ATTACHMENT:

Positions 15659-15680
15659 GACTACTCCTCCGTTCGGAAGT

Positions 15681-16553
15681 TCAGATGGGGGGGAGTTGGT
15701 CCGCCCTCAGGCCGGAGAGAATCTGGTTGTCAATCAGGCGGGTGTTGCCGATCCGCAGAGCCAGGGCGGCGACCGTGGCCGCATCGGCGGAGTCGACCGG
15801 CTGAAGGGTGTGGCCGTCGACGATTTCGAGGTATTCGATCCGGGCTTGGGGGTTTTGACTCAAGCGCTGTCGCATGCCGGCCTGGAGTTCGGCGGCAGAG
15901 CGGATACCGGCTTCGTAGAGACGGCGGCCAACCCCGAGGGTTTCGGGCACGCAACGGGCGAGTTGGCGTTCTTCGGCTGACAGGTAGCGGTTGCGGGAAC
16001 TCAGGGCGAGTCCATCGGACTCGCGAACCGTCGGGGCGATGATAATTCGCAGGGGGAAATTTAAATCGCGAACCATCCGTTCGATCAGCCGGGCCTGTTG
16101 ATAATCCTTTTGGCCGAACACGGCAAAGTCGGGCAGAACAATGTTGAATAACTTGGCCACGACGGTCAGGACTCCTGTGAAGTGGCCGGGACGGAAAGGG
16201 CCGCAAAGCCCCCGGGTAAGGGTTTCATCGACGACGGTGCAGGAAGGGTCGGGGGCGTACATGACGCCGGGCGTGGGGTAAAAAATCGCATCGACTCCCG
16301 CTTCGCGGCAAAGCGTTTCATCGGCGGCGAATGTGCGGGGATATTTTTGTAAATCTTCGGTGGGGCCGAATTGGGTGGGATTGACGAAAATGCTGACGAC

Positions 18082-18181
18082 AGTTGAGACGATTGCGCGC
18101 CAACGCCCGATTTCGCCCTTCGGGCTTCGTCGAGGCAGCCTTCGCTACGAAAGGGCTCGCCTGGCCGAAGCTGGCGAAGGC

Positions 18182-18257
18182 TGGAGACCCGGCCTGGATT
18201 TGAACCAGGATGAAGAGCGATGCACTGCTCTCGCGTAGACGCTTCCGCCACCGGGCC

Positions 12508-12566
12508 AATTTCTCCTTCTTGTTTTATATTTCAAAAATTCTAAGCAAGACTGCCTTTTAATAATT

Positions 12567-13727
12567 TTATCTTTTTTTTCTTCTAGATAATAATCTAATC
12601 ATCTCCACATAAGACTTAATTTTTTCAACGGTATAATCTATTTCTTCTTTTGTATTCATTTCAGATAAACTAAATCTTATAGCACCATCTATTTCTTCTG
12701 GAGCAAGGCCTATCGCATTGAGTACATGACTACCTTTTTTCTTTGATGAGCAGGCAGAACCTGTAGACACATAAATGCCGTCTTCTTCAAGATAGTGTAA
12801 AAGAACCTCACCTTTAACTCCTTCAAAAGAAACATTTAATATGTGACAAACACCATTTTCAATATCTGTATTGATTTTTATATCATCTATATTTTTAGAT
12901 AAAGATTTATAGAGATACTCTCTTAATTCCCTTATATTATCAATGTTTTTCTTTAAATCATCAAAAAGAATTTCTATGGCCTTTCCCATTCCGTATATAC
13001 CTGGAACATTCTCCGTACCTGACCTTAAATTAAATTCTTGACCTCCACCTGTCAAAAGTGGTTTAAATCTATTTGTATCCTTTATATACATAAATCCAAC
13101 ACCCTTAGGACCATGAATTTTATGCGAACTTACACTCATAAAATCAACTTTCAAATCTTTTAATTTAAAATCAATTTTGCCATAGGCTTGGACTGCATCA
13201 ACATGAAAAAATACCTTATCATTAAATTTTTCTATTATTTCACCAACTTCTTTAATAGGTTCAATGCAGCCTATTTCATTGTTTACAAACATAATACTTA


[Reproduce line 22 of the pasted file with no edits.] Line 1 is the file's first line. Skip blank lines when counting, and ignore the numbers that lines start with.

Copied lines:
12601 ATCTCCACATAAGACTTAATTTTTTCAACGGTATAATCTATTTCTTCTTTTGTATTCATTTCAGATAAACTAAATCTTATAGCACCATCTATTTCTTCTG